• Think of several punchlines for each premise, then keep only the best one.  Adapt others for tags if desired.
  • Memorize the hell out of that set so you don’t have to worry about flubbing lines onstage and can focus on stage presence.
  • Run the material by friends or co-workers (doesn’t have to be a big deal, you can even slip it into conversation). You can edit words on paper, but nothing is better than saying them out loud to a human.

Do all this and you will greatly increase your chances for success.  Your material will still probably be noobish and hackey, but at least it will be the best you can produce.

My First Set

Everyone’s been good about sharing their first set experiences, so I will share some thoughts about mine.  I considered actually posting the video from my first set, but I don’t think it’s really necessary (and highly embarrassing).  It was very scary, very exciting, and after I finished I felt incredible.

Reviewing the video, here are a couple of observations I would offer to my past noob self.

  • It’s great to have your first set to look back on.  It helps to see where you’ve been when you feel lost.
  • I did a lot of act outs in that first set, then promptly wrote material for two years with very little act outs.  Act outs are important, but if you’re not the type, it will take work and focus to include them.
  • I spoke too fast.  This steps on laughs, gives the impression of nervousness.  The slower a stand-up delivers material, the more confident they appear.
  • I was really fat in 2008.  LIKE REALLY FAT, GUYS.
  • It really showed that I knew my material inside and out.  I look at sets from a couple months later where I didn’t apply that rigid memorization discipline, and the quality of delivery is so much worse.
  • Nervous energy can be harnessed to become compelling stage energy.  It’s just energy and your choice how it is perceived.
  • I was so glad that first set went okay because the next 20 were really disappointing.  Having a video to look back on and say “Yes, I did get laughs that time,” was very useful for my damaged ego after bombing.

Thanks for reading, I hope that this article was useful.  If you find the courage to attack this amazing, scary and beautiful art form head on, please let me know how it goes.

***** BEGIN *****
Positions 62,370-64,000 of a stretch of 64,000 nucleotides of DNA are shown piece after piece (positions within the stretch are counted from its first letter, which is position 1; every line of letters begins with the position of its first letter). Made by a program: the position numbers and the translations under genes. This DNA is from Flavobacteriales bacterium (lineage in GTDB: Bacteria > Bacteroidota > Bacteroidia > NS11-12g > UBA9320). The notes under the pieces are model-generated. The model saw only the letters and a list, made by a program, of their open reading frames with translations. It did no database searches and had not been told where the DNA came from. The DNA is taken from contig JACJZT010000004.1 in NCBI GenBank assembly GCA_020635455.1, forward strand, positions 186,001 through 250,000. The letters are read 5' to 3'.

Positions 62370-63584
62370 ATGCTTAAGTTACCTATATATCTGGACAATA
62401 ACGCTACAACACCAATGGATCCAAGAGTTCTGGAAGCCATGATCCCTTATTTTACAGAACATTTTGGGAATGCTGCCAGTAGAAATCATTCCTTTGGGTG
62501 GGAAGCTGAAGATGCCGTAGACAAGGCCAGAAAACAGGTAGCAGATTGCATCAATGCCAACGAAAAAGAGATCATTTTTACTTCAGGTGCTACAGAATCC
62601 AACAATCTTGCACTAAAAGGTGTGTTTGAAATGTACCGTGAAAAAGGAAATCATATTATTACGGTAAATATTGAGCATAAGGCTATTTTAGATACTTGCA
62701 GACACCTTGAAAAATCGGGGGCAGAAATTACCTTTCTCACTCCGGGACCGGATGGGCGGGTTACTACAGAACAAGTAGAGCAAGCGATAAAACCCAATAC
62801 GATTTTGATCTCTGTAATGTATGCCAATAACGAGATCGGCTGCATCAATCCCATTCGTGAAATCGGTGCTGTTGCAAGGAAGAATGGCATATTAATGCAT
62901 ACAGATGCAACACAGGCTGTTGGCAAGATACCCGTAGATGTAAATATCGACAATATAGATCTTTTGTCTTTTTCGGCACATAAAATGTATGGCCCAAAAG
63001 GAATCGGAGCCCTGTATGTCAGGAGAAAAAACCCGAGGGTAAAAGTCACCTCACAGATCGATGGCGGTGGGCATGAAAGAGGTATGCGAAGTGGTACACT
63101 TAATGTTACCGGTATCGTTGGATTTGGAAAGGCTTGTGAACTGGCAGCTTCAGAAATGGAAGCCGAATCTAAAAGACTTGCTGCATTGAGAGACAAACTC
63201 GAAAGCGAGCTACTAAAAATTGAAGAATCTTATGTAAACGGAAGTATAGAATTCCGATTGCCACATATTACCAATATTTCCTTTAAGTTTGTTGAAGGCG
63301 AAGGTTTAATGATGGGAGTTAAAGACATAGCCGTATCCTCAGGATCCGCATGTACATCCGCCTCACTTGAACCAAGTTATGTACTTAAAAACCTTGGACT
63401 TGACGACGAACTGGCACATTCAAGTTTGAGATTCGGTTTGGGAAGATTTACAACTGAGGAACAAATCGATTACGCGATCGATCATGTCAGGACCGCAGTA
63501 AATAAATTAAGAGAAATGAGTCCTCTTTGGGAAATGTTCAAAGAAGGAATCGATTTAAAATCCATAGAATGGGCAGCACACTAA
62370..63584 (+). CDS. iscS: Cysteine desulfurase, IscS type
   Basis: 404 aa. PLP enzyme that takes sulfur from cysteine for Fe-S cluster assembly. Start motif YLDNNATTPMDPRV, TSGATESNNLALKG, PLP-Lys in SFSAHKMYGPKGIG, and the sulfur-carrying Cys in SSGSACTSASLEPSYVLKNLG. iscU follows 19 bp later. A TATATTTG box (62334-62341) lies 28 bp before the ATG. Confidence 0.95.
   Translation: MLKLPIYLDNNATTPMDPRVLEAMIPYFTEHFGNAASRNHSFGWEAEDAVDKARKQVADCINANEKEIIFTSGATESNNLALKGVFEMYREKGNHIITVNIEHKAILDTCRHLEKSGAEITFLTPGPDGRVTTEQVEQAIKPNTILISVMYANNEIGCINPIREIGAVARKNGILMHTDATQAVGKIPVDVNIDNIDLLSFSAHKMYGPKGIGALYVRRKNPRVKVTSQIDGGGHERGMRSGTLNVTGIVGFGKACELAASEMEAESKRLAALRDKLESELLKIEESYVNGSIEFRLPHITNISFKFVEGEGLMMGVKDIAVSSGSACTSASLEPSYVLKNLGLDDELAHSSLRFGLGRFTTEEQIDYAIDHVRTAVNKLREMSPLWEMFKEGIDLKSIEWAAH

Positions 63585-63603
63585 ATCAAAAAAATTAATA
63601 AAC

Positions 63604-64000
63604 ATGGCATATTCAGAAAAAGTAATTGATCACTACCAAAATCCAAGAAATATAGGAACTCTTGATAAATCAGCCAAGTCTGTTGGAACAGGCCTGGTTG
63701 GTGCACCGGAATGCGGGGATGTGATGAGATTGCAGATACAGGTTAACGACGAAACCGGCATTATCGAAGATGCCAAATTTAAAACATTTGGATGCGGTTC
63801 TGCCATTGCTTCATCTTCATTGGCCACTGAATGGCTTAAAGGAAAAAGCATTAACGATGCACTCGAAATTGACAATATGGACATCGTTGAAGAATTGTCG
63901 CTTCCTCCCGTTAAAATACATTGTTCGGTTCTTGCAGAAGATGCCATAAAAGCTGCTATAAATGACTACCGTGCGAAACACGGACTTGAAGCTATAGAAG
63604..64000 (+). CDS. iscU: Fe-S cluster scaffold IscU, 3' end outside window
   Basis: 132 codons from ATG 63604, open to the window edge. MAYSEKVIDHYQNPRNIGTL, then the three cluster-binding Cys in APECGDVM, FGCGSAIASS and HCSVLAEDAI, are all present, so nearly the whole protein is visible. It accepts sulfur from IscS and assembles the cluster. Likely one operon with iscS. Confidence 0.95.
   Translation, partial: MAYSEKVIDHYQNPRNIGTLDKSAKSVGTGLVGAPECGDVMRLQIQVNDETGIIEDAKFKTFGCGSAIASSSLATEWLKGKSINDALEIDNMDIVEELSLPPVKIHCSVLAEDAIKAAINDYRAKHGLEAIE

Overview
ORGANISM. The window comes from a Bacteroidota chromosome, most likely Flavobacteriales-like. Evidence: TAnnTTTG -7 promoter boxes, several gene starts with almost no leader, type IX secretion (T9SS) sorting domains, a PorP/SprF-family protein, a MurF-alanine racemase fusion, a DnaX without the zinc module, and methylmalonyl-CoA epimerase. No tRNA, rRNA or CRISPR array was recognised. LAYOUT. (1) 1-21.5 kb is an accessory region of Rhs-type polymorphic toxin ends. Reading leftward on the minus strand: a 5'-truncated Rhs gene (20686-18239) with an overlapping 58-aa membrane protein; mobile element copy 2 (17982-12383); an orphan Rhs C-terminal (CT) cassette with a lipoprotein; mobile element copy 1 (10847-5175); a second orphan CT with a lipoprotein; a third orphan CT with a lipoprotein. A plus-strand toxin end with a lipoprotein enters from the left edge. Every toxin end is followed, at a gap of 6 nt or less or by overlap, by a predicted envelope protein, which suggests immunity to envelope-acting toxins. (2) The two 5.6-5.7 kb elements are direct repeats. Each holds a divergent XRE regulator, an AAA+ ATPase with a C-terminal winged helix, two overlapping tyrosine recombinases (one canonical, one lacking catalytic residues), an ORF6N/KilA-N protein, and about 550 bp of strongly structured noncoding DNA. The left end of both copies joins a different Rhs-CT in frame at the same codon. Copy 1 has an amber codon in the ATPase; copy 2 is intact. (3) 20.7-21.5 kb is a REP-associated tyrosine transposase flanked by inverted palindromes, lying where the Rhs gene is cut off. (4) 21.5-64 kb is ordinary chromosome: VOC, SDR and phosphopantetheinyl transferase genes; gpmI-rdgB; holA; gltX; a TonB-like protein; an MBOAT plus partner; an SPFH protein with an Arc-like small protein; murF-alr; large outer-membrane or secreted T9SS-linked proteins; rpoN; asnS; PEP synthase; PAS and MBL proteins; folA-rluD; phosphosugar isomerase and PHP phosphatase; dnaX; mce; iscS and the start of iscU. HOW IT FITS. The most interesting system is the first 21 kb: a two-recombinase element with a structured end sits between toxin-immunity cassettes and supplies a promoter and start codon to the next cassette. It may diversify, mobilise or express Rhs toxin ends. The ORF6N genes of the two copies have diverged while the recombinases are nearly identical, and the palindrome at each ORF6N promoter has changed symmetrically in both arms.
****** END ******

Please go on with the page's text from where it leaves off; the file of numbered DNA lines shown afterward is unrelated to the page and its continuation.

Come back on Wednesday where we’ll finish off this series with the first time story of this week’s Shout-Out subject, Sharilyn Johnson.

Oh, and welcome to the club.  It’s good to push the envelope.

5 Comments leave one →
  1. July 5, 2011 1:10 am

    What is your opinion on writing jokes to be performed by you in front of a live audience, things like situational comedy, and filming “stand-up” like material with no audience except youtube (like a vlog). Are there significant differences? I’m especially interested in this question as it pertains to the writing process, but things like performance are good too.

    If you actually do a post on this, I would be glad to host it as a guest post on my blog 🙂

    • July 7, 2011 1:11 pm

      Hm I think it is quite different to perform with no audience. Some would even argue that it is no longer stand-up comedy if there is no live audience to give feedback, rather a comedic monologue. The immediate differences in writing is just that you won’t have that immediate feedback of a live audience. Maybe you could try performing the material on a stand-up stage and then use your experience in front of a crowd to modify the writing for a vlog? I enjoyed reading your blog by the way.

  2. Brandon permalink
    July 6, 2011 11:38 pm

    Hi, Joel,

    I really appreciate the articles. What great resources! Thanks again for taking the time to talk about this stuff… it’s much easier to take the plunge and do something once you know what others before you have been through when they were in your shoes. Thanks!

    • July 7, 2011 1:08 pm

      No problem Brandon, glad you got some use out of it, and thanks for contributing to the blog.


  1. Been awhile… « Premise PUNCH Tag – Joel Buxton's Stand-Up Comedy Blog